2. Environment setup


Getting started modules

This module includes topics related to the setup and usage of the computer system that you will use to implement websites/apps. These topics are not directly related to creating web code, but you will benefit greatly from understanding the operating system you are working with.

General resources:

2.1 Computer basics

  • Signing into your computer and connecting it to the internet.
  • Using basic system control with keyboard, mouse, and other pointing devices.
  • Installing applications.


2.2 File systems

  • Basic explorer/finder usage.
  • Standard folder structure.
  • File naming best practices for the web — no spaces, lowercase, choosing a reasonable separator like a hyphen or underscore.
  • Basic file organization best practices.
  • Creating, moving, and deleting files and folders using Explorer/Finder.
  • Searching for files and folders.
  • Dealing with file extensions (e.g. turning off "Hide extensions for known file types" in Windows, showing dot files (.env, etc.)).
  • Learning how file types are associated with applications.


2.3 Browsing the web

  • Available web browsers.
  • Installing a web browser.
  • The difference between a web browser, a website, and a search engine.
  • Basic search engine usage.


2.4 Command line basics

  • Understand what the command line is, and what you can do with it.
  • Understand how to access the command line on different systems:
    • On Linux and macOS, you've generally got a built-in terminal ready to go.
    • On Windows, the default command prompt is a bit more limited; you are better off installing something like Windows Subsystem for Linux (WSL), PowerShell or Git Bash (part of Git for Windows) if you want the same commands and power available to macOS/Linux.
  • Shortcuts (e.g. up arrow to access previous commands, tab for autocomplete).
  • Basic commands (e.g. cd, ls, mkdir, touch, grep, cat, mv, cp).
  • Command options/flags.



  • The command line / terminal is intimidating to newcomers — you just get a blinking cursor, with no obvious signs of what to do next. We are not saying that you should be a command line wizard before you start learning web development, but you should at least understand what it is and know some basics — you will be surprised how often you come across command line usage in web development tooling.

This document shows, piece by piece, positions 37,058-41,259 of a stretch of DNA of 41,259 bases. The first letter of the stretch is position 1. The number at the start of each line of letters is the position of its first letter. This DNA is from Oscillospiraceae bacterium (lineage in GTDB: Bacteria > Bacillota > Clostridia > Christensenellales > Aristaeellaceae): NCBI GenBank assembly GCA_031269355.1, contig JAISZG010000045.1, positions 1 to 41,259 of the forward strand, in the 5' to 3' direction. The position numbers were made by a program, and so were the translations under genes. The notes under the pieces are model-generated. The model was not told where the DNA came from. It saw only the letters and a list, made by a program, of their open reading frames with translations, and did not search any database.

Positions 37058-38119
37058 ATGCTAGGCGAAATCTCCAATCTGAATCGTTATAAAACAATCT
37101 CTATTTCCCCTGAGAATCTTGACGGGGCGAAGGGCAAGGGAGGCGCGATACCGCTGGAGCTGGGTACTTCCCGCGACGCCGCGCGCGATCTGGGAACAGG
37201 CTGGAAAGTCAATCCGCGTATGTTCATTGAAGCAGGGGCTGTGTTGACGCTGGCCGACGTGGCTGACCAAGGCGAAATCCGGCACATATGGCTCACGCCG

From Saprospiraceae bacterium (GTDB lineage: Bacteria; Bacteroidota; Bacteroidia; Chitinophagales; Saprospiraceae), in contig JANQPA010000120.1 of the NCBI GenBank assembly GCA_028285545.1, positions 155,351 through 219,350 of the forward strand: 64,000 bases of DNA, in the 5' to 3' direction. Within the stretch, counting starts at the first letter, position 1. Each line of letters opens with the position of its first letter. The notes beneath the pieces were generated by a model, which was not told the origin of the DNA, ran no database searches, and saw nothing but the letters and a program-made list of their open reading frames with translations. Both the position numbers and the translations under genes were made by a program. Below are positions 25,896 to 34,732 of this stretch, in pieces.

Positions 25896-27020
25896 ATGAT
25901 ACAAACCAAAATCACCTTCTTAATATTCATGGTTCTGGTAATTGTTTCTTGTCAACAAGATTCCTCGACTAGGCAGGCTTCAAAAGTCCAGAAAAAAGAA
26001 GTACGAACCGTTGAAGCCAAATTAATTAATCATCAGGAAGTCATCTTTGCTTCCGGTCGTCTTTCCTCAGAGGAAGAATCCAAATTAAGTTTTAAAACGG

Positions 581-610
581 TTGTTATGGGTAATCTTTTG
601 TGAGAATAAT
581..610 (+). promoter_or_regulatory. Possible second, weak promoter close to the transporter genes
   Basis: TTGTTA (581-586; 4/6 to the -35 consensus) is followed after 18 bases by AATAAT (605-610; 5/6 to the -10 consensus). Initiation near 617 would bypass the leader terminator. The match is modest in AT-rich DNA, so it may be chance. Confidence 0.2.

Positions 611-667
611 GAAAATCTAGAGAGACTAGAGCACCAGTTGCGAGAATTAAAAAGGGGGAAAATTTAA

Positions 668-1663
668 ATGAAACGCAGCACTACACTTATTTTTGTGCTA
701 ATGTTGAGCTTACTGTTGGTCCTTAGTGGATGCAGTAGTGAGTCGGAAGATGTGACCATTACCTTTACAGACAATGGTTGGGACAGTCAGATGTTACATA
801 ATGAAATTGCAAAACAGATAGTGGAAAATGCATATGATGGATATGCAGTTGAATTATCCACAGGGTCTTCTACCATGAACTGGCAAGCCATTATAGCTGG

2.5 Code editors

  • Learn what code editors are available and what is suitable for your purposes:
    • Binary file editors like Microsoft Word are unsuitable for editing code. You need something that cleanly handles and outputs plain text.
    • Default OS plain text editors can be OK, for example, TextEdit on macOS, or Notepad on Windows, but they also have limitations.
    • You are better off with a fully-fledged code editor like VSCode (multiplatform, free), Sublime Text (multiplatform, not free) or Notepad++ (Windows, free).
    • Integrated Development Environments (IDEs) such as Visual Studio (Windows, not free), NetBeans (multiplatform, free), and WebStorm (multiplatform, not free) tend to have more features than simple code editors but tend to be more complex than what you need at this stage in your learning journey.
  • Learn what a basic code editor can do for you:
    • Open and edit code files.
    • Syntax highlighting.
    • Auto-indentation and other simple syntax fixes.
    • Code completion and help.
    • Find and replace, often with the ability to use regular expressions to make the functionality more powerful (e.g. keep a specific string beginning and end, but replace the substring in between).
    • Integration with version control is often provided (see also Version control)
  • Customize and enhance your code editor with extensions:
    • Language-specific extensions such as code completion, highlighting, linting, and debugging. This can apply to specific languages such as JavaScript, Python, or Go, or language/framework abstractions such as TypeScript or JSX.
    • GitHub/version control extensions, if not provided by default.
    • Theme and color scheme extensions.
    • Productivity extensions like code snippets and scaffolding generators.
    • AI-powered code suggestion tools such as GitHub Copilot. Be aware that, while useful, AI tools have no reasoning skill, and frequently provide answers that are misleading or just plain wrong. You shouldn't just assume that AI answers are correct, and test them/verify them with other sources.
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